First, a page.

Past Graham Lectures

March 28 2019 Edward Wolff
New York University
The Collapse of Middle Class Wealth in the US... but its Rise (?) in Canada [PDF - 590kb]
November 30 2017 Kevin Milligan
University of British Columbia
Federal-Provincial taxation for Canada's next 50 years
March 9 2017 David Green
University of British Columbia
Spillovers from Canada’s Resource Boom and How They May Have Staved off America's Fate (for now)
March 17 2016 Michael Wolfson
University of Ottawa
Freedom 55, Not: Prospects for Canadians' Retirement Incomes
March 5 2015 Miles Corak
University of Ottawa
'Inequality is the root of social evil,' or maybe not: Two stories about inequality and public policy
March 27 2014 Philip Oreopoulos
University of Toronto
How Behavioural Economics Can Help You at School and in Life
February 21 2013 Nicole Fortin
University of British Columbia
Leaving Boys Behind: Gender Disparities in High Achievement
February 16 2012 Mike Veall
McMaster University
The Top of the Income Distribution in Canada
November 25 2010 Arthur Sweetman
McMaster University
Immigrants in Canada's Workforce: How Do They Fare?
April 8 2010 Michael Baker
University of Toronto
Canada's Universal Children's Programs: A Case for Targeting?
October 30 2008 Robert Allen
Oxford University
The Industrial Revolution and the Rise of the West [PDF - 3.6 MB]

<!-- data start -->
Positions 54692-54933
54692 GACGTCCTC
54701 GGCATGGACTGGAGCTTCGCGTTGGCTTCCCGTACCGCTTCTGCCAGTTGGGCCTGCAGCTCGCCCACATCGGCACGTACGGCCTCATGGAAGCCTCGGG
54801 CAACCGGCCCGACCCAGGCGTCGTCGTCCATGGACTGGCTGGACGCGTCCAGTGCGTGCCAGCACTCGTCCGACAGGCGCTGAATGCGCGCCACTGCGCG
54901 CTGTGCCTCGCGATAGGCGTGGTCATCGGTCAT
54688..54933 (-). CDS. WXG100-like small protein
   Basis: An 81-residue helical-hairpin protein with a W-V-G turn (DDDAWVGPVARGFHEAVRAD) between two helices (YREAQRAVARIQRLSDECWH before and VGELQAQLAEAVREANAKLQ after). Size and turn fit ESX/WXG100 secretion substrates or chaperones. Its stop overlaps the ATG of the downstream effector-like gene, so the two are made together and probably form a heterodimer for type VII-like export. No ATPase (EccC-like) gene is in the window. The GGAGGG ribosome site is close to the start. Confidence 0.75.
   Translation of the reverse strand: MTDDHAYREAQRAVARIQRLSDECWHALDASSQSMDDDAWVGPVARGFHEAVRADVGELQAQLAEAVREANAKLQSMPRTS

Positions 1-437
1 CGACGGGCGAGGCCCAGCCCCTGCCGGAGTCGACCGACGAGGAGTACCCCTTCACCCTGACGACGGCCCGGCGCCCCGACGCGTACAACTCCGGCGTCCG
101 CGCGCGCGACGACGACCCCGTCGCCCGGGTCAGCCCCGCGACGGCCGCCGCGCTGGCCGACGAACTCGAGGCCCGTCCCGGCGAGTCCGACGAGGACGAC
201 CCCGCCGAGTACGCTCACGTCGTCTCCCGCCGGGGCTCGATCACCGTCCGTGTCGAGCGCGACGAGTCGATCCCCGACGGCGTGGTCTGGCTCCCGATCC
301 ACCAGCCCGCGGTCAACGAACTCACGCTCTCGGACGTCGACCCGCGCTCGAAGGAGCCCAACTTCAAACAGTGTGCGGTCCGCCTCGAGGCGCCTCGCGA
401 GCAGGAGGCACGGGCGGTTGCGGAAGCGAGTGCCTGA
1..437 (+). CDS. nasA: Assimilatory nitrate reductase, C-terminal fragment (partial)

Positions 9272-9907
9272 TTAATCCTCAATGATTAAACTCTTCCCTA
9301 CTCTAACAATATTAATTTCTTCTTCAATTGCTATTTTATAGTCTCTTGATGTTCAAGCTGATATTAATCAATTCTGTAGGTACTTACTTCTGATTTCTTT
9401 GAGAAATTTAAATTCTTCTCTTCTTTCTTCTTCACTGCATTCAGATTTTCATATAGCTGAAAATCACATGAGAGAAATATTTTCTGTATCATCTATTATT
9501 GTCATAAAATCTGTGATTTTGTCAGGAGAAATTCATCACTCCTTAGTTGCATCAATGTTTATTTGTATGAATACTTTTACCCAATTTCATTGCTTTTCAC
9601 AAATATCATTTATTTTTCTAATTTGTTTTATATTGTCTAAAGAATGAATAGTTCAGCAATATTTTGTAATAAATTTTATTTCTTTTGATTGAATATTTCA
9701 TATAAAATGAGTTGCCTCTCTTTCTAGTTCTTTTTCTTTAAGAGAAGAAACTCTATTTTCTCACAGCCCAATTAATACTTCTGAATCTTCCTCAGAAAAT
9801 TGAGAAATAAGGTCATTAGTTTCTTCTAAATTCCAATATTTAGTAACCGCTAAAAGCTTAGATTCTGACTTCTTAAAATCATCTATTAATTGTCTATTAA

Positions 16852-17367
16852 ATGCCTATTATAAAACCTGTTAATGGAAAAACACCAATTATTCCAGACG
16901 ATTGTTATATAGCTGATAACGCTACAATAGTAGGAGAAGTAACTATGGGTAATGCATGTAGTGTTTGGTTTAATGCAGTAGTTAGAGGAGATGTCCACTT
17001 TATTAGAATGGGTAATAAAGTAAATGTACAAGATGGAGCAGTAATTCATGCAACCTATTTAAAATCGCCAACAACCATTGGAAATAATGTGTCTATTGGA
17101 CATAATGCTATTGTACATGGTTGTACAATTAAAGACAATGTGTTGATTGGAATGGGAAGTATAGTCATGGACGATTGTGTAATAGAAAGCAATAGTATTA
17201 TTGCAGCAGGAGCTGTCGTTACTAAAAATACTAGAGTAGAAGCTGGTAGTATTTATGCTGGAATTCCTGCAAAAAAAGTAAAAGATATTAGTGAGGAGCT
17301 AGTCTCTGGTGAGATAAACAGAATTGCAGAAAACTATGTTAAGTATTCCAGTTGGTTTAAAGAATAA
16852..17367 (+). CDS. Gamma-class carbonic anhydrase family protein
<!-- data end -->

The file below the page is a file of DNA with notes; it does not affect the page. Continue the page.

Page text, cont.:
November 16 2007 Curtis Eaton
University of Calgary
Well-being, Income, Growth, and Measuring the Economy
March 9 2007 Paul Beaudry
University of British Columbia
Globalization and the Income Distribution
March 10 2005 Jim Stanford
Canadian Auto Workers
Canada's Industrial Structure: Why is it regressing, is it a problem and what can we do about it?
March 25 2004 Nancy Olewiler
Simon Fraser University
Can Prices Protect Nature?
March 13 2003 Charles Beach
Queen's University
Chances in the Canadian Income Distribution: Alternative Explanations & Policy Implications
March 7 2002 Pierre Fortin
Universite du Quebec a Montreal
Keynes Resurrected
March 15 2001 Robert Evans
University of British Columbia
Can Economists Speak Truth to Power? Ethics, Economics and Health Policy
March 23 2000 Bev Dahlby
University of Alberta
The Interdependence of Federal and Provincial Fiscal Policies
March 4 1999 Francois Vaillancourt
Universite a Montreal
Canada's Federal Arrangement: Is the Most Enough?
March 16 1998 Mike McCracken
Informetrica
Demise of Contracyclical Fiscal Policy in Canada
March 21 1997 Jacques Parizeau
former Quebec PM
Economic Implications of Quebec Sovereignty
March 14 1996 Robin Boadway
Queen's University
The Folly of Decentralizing the Canadian Federation
March 9 1995 Allan Maslove
Carleton University
Time to Fold or Up the Ante: The Federal Role in Health Care
March 16 1994 John Helliwell
UBC and Harvard University
Income Convergence and Migration Among Canadian Provinces
April 15 1993 Richard Bird
University of Toronto
Federal-Provincial Taxation in Turbulent Times
March 19 1992 Milton Moore
University of British Columbia
The Triumph of Capitalist Ideology